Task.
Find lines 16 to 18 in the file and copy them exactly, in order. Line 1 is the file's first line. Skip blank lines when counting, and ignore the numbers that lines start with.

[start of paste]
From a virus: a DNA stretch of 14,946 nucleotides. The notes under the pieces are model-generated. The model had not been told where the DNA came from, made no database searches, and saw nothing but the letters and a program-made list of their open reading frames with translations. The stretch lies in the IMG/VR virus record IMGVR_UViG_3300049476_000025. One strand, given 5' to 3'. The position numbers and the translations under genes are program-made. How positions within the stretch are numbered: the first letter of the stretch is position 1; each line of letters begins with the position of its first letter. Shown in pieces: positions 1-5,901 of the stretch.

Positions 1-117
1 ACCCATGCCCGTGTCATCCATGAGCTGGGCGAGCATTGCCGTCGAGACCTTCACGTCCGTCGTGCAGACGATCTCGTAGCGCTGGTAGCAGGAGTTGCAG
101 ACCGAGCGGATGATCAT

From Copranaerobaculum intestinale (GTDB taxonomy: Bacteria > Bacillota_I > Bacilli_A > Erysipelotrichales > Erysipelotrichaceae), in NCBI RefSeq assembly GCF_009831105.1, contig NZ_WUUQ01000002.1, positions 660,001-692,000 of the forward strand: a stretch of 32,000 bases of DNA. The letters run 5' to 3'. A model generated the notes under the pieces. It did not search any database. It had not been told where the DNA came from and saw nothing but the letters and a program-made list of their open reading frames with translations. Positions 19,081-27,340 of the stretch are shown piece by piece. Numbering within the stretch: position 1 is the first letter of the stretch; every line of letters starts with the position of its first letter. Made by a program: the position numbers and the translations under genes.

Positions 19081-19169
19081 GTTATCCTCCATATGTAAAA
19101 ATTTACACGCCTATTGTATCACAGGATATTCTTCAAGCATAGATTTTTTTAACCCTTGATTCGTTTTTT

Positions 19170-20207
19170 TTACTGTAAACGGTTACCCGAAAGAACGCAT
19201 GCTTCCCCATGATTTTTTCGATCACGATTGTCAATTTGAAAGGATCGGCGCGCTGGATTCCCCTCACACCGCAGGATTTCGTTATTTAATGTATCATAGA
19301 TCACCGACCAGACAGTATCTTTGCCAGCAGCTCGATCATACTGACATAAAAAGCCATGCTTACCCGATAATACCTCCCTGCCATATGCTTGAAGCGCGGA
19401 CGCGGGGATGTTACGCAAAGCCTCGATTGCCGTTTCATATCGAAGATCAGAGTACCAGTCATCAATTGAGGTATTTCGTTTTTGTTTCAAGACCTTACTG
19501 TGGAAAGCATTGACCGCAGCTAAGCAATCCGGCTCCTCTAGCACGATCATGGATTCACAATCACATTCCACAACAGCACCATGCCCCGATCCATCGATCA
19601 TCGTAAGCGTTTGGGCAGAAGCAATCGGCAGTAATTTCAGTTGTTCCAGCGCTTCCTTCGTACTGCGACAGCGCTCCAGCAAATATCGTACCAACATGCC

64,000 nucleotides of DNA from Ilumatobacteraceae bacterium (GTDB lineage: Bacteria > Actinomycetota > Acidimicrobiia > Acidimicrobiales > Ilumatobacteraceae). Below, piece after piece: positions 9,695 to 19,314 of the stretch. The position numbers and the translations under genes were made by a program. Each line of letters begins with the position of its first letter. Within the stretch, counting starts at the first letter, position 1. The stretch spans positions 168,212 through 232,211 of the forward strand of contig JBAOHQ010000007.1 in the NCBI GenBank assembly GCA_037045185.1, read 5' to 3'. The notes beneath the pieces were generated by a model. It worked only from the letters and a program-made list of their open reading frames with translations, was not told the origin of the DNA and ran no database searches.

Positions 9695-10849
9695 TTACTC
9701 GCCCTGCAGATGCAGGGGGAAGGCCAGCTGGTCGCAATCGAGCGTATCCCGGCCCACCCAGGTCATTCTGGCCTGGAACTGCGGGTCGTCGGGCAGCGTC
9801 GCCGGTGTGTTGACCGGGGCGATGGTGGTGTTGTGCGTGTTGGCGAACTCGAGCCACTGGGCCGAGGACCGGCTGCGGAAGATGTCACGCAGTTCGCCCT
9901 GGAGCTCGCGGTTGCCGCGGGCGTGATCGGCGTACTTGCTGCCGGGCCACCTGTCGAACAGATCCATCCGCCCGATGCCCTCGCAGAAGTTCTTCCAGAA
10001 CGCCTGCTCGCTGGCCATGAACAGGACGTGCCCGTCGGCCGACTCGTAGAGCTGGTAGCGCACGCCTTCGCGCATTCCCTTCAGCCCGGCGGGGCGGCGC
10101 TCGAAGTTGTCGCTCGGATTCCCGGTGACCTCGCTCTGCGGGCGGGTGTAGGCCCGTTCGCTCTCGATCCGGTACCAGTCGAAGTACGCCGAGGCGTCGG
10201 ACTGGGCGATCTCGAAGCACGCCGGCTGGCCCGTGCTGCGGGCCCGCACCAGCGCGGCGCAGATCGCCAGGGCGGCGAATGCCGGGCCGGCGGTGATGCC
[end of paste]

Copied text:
64,000 nucleotides of DNA from Ilumatobacteraceae bacterium (GTDB lineage: Bacteria > Actinomycetota > Acidimicrobiia > Acidimicrobiales > Ilumatobacteraceae). Below, piece after piece: positions 9,695 to 19,314 of the stretch. The position numbers and the translations under genes were made by a program. Each line of letters begins with the position of its first letter. Within the stretch, counting starts at the first letter, position 1. The stretch spans positions 168,212 through 232,211 of the forward strand of contig JBAOHQ010000007.1 in the NCBI GenBank assembly GCA_037045185.1, read 5' to 3'. The notes beneath the pieces were generated by a model. It worked only from the letters and a program-made list of their open reading frames with translations, was not told the origin of the DNA and ran no database searches.

Positions 9695-10849
9695 TTACTC